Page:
If you have been living under a rock for the past month or so, COVID-19 or the latest iteration of the disease caused by human coronavirus is all the talk. With tens of thousands infected and thousands of deaths already, everyone is wondering what to do. As of the latest WHO situation report the global risk level is “Very High.” This brings us to the question of what we can do for personal risk management. How can we mitigate our risk without trapping ourselves in our homes?
Risk Management in Everyday Life
When I get into a car the first thing I do is put on my seat belt. Why? Well if we get into a car accident I don’t want to get thrown from the car. Does this mean I think we are going to get into a car accident? No. It just means I am mitigating the risk of death if we do. No one looks down upon you for putting on your seat belt.
The same thing can be said for cooking food, it reduces risk. Can you eat meat raw? Sure. Should you? Probably not, because the risk of contracting some disease that is lying dormant in the meat is too high. We need to learn risk management in order to live our lives.
Risk Management does not mean locking yourself inside your house. It means understanding the risks associated with a behavior and making the downside potential as low as possible. With COVID-19 running rampant around the world it is important that we mitigate our potential exposure and risk as much as possible.
Everyday Risk Avoidance
The World Health Organization came out with some basic steps for the public to avoid contracting COVID-19. They include washing your hands, maintaining social social distance of those who are coughing or sneezing, avoid touching your eyes, nose and mouth and seeking medical care if you are sick. Seems like no common sense right? Everyday risk avoidance is mostly common sense but it is important to reiterate. These are all sound practices for taking care of your health in everyday life.
We have also watched the market take a tumble lately. If you are invested in triple leveraged ETFs, or options than you are probably hit more so than worse. Hopefully that strategy was part of your risk management strategy. Otherwise you might end up looking foolish. Something I have been telling to all my friends is that, “time is the best risk management strategy for those that know no better.” What I mean by that, is that if you are invested in a long period of time than the market will have up and downs. The trick is to stay the course and believe in averages as long as past performance is truly indicative of future performance.
Another example is just avoiding everyday risk. When you are driving down the road you can avoid doing double the speed limit to dramatically reduce your likely hood of being involved in a car accident. If you do your job well at work it will dramatically reduce the odds of you being fired at work. If you commit yourself to loving and supporting your significant other than you are on the right path to building a long lasting relationship. We practice risk avoidance in our everyday behaviors without even realizing.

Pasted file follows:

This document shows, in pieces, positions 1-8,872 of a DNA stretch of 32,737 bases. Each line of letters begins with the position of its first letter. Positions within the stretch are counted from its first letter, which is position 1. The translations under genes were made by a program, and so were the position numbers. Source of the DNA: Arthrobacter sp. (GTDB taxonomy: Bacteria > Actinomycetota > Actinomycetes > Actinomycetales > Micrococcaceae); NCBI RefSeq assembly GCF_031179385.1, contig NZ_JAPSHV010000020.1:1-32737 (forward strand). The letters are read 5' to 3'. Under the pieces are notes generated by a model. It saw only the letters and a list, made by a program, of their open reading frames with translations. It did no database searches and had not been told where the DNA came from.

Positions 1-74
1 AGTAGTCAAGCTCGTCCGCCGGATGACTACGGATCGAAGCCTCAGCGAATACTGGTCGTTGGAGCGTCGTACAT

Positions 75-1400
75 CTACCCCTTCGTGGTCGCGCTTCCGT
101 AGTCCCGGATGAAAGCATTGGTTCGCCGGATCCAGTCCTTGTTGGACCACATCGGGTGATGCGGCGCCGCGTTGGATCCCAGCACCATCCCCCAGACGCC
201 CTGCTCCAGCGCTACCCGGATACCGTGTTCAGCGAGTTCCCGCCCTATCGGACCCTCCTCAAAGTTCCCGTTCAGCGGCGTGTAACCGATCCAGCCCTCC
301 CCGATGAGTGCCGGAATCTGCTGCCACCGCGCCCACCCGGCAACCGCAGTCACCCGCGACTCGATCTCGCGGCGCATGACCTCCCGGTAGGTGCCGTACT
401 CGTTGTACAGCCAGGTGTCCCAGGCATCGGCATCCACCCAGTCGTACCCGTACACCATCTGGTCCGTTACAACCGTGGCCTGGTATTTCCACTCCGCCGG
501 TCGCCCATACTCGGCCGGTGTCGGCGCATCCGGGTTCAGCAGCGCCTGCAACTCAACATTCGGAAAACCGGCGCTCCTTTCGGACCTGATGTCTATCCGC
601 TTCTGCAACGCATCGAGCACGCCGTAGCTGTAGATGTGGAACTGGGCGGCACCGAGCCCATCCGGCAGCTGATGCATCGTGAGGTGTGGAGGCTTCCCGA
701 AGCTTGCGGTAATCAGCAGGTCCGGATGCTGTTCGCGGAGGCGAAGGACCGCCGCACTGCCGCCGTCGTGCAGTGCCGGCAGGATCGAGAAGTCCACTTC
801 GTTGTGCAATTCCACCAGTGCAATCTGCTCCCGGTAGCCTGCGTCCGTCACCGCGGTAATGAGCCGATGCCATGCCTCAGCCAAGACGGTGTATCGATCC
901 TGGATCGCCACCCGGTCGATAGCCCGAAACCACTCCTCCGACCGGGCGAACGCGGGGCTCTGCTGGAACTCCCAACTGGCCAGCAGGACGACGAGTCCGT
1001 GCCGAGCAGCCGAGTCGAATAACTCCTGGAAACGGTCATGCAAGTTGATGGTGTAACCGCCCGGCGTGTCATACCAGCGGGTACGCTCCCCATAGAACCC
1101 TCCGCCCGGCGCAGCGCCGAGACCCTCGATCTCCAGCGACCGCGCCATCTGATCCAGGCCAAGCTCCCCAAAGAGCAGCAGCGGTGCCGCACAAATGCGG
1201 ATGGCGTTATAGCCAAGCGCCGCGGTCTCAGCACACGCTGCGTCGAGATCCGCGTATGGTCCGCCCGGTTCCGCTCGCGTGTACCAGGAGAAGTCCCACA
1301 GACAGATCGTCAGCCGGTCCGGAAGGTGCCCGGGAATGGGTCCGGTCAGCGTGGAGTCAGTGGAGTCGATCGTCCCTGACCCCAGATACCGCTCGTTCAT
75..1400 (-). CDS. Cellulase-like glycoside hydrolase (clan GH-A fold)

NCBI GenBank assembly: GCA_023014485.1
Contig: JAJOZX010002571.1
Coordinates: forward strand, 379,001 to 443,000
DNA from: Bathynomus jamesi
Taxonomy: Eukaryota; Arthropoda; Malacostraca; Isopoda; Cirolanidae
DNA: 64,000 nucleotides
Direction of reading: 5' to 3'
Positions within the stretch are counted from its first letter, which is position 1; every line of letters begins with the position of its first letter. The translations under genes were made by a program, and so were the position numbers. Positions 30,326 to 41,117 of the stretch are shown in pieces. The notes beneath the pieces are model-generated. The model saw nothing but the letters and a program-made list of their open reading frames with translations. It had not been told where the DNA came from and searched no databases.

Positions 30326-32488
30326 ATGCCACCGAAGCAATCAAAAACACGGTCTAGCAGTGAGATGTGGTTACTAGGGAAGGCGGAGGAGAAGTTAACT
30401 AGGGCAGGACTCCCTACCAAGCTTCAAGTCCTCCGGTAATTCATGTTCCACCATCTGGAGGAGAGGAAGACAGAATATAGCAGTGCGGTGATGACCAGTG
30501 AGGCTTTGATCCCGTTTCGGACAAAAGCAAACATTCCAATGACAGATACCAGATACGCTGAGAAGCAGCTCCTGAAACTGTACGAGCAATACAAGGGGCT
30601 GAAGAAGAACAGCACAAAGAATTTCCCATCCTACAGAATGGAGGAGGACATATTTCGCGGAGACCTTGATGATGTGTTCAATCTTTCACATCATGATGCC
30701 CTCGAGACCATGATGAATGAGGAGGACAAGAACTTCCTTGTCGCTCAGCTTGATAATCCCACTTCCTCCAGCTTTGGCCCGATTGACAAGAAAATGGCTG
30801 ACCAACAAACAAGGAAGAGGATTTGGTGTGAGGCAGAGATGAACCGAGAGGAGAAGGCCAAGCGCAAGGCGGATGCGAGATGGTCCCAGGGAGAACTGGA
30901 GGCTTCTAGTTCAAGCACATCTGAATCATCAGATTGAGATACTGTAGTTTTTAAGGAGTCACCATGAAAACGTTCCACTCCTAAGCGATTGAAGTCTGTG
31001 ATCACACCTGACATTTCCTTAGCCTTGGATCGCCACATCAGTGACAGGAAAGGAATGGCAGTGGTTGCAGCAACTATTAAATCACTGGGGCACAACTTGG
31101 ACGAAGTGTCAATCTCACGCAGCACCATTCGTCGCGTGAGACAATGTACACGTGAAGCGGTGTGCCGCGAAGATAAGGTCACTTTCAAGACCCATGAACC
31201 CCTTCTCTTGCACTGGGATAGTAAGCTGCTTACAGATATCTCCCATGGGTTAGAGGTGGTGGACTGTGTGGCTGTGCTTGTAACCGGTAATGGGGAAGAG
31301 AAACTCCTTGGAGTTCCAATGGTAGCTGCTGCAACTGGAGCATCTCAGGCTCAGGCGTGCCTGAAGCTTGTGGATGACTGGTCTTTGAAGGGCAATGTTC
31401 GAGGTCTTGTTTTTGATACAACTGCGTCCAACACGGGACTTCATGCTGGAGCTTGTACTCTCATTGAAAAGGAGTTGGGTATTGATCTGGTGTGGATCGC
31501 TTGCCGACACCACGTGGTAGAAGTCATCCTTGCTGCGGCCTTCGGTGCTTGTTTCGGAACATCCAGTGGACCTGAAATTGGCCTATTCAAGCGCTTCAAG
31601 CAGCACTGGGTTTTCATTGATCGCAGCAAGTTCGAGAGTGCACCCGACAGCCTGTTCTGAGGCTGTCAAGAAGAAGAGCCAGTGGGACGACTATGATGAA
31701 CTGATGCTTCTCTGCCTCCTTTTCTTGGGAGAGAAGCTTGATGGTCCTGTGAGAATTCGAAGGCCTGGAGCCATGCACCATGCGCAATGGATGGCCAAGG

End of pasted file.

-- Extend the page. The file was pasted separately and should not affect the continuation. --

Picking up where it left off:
Preparing for the Worst
Sometimes the best risk management strategy is just to prepare for the worst case scenario. Afraid of losing your job? Well then you should have at least a year’s worth of expenses saved so you can survive while you find a new job. Do you think the apocalypse is coming? Then you can start learning skills and stockpiling materials that may be useful for that time.
I am not saying you are going to lose your job or that the apocalypse is coming, I am just stating possibilities. Only you can decide your risk management strategy and how prepared you want to be for a disaster. I personally lived through a major natural disaster that luckily my family was well prepared for. However, some of my neighbors were not. Now this only last a week and we were able to come together as a community but I do fear what would happen if that went on longer. That is why I am prepared not only for a financial disaster effecting me personally but also a state emergency in which I have to be self sufficient for an extended period of time.
It is also important to understand the importance of communication and relationships in your worst case scenario plans. If you think you can take on the world and win, hats off to you. It just sure is going to be lonely when there is no one there with you. When preparing for emergencies, include people living with you and loved ones. Address their fears and concerns as well. The more situations you all are prepared for the more confident you will be living your everyday lives.
Sleeping Well at Night
In conclusion, it all comes down to sleeping well at night. Your risk management strategy needs to provide enough security that you can sleep soundly without fear of what will happen. You also need to be able to fall asleep without worrying about what you could have done. As with everything in life, it is a balancing act. As goes the old Persian adage, “This too shall pass” and if not then we have bigger fish to fry.
How are you handling current global diseases and markets? Are you employing any particular risk management strategies? Let us know in the comments below!